MATTHEW CHURCH

Adagio for Bisexual Erasure

Contrary to the common sentiment that art is imitation, I used this poem as a means for actively re-living and re-imagining the past. For me, it was an opportunity for more life as such, nothing derivative. There are certain private matters in this poem that I try to make appealing or accessible to the reader through musicality, hence the title, and image. The musical air to the poem comes, perhaps, from the writing process itself, because I listened to a famous adagio for hours on end, letting it sink into me, and then I channeled that energy into a poem with my own memories, reflections, and preoccupations. Much of my current work shows curiosity, or maybe obsession, with possibilities for being, whether lost, unrealized, or otherwise. In this piece, I’m specifically thinking about how seemingly small choices can have life-altering impacts, how we carry the totality of those choices, and how there is an invisible part of us—Soul? Personality? Something else?—subject to alterations, some of which weigh heavily upon our conscience.

 

Another September dusk and you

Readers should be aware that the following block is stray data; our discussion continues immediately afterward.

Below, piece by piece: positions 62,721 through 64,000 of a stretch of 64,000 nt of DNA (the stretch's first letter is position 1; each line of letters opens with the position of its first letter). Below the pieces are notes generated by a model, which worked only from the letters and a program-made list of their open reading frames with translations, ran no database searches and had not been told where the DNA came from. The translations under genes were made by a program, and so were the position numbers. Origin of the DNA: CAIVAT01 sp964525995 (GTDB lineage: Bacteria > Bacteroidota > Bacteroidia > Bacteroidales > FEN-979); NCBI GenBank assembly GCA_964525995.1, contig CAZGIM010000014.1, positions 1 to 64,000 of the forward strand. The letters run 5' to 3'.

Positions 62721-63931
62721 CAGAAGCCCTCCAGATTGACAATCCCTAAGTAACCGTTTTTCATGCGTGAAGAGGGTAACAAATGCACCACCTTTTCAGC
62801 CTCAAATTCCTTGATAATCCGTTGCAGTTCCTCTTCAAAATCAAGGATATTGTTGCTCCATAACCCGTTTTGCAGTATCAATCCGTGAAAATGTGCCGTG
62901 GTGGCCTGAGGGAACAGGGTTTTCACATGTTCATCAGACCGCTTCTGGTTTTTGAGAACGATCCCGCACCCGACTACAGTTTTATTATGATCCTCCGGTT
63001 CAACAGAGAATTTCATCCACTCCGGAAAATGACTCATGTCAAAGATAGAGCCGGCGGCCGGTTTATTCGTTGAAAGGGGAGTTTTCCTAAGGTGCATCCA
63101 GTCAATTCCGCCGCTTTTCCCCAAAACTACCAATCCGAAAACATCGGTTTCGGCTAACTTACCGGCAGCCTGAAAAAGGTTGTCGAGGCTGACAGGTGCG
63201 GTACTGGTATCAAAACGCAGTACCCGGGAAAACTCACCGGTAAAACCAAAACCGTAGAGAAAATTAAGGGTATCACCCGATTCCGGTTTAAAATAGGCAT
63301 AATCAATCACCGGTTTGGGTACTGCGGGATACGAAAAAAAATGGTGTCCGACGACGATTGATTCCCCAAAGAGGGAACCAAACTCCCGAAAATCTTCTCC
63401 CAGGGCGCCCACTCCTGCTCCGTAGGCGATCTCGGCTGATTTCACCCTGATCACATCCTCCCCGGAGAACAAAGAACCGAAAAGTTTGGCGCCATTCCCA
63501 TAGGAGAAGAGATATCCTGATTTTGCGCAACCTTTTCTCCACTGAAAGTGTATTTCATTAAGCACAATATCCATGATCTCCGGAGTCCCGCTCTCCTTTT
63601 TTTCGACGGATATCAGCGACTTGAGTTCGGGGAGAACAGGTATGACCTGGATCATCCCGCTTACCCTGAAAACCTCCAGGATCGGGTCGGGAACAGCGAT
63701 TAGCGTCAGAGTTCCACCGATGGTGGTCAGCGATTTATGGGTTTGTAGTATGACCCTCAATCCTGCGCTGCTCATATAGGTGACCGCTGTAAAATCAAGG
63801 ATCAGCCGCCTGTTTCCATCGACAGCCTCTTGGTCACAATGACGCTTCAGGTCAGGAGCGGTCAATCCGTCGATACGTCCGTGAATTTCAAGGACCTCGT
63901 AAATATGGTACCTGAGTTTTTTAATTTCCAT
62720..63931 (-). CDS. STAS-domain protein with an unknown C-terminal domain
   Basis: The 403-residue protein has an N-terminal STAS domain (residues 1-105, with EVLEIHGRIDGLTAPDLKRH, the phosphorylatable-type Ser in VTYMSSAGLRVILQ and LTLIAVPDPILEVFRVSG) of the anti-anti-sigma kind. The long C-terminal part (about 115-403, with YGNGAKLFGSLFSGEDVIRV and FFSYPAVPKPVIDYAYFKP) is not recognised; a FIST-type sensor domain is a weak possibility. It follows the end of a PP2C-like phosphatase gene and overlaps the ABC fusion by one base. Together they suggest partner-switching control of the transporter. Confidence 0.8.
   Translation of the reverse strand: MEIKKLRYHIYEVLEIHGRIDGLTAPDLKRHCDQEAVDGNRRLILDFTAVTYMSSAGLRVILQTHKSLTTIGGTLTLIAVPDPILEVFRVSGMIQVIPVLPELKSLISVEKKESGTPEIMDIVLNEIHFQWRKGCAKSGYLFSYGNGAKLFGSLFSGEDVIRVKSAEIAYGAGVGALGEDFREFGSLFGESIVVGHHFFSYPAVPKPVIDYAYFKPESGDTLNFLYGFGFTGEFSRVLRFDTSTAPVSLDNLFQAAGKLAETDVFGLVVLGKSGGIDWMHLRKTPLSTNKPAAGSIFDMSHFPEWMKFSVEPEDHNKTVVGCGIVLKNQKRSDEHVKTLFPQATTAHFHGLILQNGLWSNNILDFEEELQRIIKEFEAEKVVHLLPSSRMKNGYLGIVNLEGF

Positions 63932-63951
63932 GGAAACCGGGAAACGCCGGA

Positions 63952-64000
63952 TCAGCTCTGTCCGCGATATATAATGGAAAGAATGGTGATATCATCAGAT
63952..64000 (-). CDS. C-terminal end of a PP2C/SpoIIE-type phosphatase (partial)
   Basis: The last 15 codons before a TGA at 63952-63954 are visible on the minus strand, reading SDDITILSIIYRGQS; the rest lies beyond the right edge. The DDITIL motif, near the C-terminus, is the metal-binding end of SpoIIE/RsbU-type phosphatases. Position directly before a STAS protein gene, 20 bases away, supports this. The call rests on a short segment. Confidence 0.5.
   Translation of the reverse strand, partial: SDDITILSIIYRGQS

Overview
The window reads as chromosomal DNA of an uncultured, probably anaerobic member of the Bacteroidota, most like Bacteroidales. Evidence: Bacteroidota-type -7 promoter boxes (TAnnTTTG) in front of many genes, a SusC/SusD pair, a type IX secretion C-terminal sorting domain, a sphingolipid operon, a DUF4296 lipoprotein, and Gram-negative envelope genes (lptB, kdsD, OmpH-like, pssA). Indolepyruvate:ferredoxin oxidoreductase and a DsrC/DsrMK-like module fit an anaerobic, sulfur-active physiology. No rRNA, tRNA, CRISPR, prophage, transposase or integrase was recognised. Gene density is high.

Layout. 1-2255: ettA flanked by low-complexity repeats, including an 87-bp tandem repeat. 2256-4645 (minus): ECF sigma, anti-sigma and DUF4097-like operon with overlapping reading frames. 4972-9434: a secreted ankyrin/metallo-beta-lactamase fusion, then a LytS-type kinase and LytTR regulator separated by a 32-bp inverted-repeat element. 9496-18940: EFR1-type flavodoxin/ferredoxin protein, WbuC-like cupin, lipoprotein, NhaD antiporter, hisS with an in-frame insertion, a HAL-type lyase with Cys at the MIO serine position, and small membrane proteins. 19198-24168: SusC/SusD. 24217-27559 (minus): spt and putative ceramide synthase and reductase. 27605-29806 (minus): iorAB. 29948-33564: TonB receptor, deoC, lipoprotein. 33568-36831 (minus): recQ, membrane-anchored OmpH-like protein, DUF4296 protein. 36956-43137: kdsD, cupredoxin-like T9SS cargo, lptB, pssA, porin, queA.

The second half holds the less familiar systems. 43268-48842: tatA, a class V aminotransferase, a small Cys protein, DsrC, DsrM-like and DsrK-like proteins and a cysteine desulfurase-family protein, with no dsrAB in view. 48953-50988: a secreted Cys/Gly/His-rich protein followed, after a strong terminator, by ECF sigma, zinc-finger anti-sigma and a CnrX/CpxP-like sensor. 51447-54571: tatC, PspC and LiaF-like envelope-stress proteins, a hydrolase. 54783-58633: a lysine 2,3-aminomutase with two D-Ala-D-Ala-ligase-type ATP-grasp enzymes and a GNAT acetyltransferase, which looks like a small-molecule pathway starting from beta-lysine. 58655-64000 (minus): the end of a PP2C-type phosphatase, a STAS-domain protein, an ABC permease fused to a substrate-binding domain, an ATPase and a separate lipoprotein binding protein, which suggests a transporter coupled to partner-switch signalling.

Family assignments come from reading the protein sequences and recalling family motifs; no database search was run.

think, for whatever reason, of him as
he rarely was, composed and sober. Buttons
freed, undershirt loose against the
plumpest parts of him. In his left hand, a plum
bitten, waiting, a book spread, being read
in the right. La nuit de l’homme spritzed
across his neck, a silver chain hung
there, where you were thinking of sinking
the sharpest parts of you, as if to reach
a pulsating sadness in his jugular. So why
were you, those years ago, so scared,
when he took you down Vine, over
the night’s shadows and their silence,
brought you closer, close enough
to see yourself atop his space dust
irises? And you cowered. What is
the word for when the blood grows
ever slightly colder? When we lose
some hidden part of ourselves?

Matthew Church lives in the midwest with his wonderful family. He holds degrees in philosophy, Spanish, and English from Purdue University. Currently, you can find one of his poems in New Ohio Review, and when the work day is over, you can find him in his basement, cranking a tube amp past the edge of breakup, trying to discover the sonic limits of his pink Jazzmaster. On the best days, his son accompanies him on drums. This is his second publication.

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